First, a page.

Iran Nuclear NewsElBaradei urges Iran to halt nuclear enrichment

ElBaradei urges Iran to halt nuclear enrichment


Reuters: The head of the U.N. nuclear watchdog, Mohamed ElBaradei, urged Iran on Monday to halt all uranium enrichment work to help revive collapsed nuclear talks between Tehran and the European Union. By Louis Charbonneau

BERLIN, March 27 (Reuters) – The head of the U.N. nuclear watchdog, Mohamed ElBaradei, urged Iran on Monday to halt all uranium enrichment work to help revive collapsed nuclear talks between Tehran and the European Union.

His call for Iran to allay international concerns about its nuclear ambitions set the stage for a planned meeting in Berlin on Thursday of the foreign ministers of Germany, France, Britain, United States, Russia and China to try to break the deadlock on how to deal with Tehran.

ElBaradei, director-general of the Vienna-based International Atomic Energy Agency (IAEA), told reporters that in light of concerns that Iran’s nuclear programme may not be entirely peaceful it was important for Tehran to resume a moratorium of uranium enrichment it ended earlier this year.

“We are not in a position today to say that (Iran’s nuclear) programme is exclusively for peaceful purposes,” ElBaradei said after meeting German Foreign Minister Frank-Walter Steinmeier.

“We would like Iran to suspend its enrichment programme.”

Tehran insists its programme is aimed at the peaceful generation of electricity. But Germany, the rest of the European Union and the United States believe Iran is secretly developing the capability to produce atomic weapons.

ElBaradei said he hoped the result of the U.N. Security Council’s “presidential statement” on Iran’s nuclear programme, currently being drafted in New York, would be the return of all parties to the negotiating table.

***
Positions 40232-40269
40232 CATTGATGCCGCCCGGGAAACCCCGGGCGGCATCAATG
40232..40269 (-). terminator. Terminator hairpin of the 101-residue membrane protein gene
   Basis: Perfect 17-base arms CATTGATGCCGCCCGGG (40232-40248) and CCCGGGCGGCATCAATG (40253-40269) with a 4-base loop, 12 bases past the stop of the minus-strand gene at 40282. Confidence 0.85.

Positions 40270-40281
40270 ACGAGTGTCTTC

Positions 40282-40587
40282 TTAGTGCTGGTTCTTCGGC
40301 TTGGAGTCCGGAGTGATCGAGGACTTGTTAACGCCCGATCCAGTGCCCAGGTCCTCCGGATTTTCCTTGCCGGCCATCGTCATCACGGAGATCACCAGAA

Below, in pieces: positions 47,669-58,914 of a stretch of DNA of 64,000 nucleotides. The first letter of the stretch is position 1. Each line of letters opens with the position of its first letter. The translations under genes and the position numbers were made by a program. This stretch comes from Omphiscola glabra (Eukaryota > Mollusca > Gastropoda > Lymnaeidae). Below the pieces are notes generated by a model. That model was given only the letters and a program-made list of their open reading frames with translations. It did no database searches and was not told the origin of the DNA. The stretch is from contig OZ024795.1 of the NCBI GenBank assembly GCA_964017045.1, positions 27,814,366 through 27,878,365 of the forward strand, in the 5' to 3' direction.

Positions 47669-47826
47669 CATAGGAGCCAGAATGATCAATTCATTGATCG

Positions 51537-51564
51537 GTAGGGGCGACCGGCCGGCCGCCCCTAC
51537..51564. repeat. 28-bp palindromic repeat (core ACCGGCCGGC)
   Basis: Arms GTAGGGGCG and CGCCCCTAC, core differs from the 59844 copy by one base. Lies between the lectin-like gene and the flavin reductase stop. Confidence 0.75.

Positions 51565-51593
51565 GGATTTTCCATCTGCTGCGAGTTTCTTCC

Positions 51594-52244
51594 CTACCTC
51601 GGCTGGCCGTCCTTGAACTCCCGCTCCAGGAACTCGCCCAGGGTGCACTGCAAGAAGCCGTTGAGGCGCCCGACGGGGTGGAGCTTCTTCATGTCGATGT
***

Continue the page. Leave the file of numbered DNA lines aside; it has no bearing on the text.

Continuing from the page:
Two-and-a-half years of talks between Iran and the EU — spearheaded by Germany, France and Britain — reached an impasse earlier this year after Iran resumed research on its uranium enrichment programme.

Steinmeier said there was still disagreement at the Security Council on the wording of the draft statement that would call on Iran to suspend its nuclear fuel programme again and answer all the IAEA’s outstanding questions about its nuclear activities.


After a flurry of weekend calls among foreign ministers, the five permanent Council members — the United States, Russia, China, France and Britain — remained deadlocked over the statement wording , diplomats in New York said.

Russia, backed by China, wants to gut most of the demands in a statement prepared by Britain and France and backed by the United States. They object to heavy Council involvement, fearing it would lead to punitive measures, they said.

British Foreign Minister Jack Straw said plans were being made for the five permanent Council members plus Germany to meet to discuss Iran in Berlin on Thursday.

Senior British officials said the meeting was aimed at building a consensus on what action to take after the IAEA referred Iran to the Security Council. They said the main goal was to persuade Russia to get on board in a strategy on Iran.

“We are dealing with nervousness from some of the parties on what will happen next and uncertainties. Russia has particular concerns including very high equities in Iran,” he said.

Russia is building a $1 billion nuclear reactor at Bushehr. China also needs Iran’s vast gas and oil resources.

Steinmeier and ElBaradei were asked to comment on Iran’s completion of a 164-machine “cascade” of atomic centrifuges at its Natanz enrichment plant. Both men urged Iran to refrain from even small-scale enrichment work.

But Tehran was defiant, insisting it would keep enriching.

At a conference in Berlin, a group of security experts and officials discussed the topic of Iran, including the possibility of U.S. military strikes against Iran’s nuclear facilities.

Tehran’s ambassador to the IAEA was present and said airstrikes would not destroy Iran’s uranium enrichment activities, which could be easily moved and restarted.

“You know very well … we can enrich uranium anywhere in Iran, with a vast country of more than 1 million 600 square kilometres,” said Aliasghar Soltaniyeh, adding that Iran “cannot give up the programme at all”. (Additional reporting by Markus Krah in Berlin, Evelyn Leopold at the United Nations and Madeline Chambers in London)

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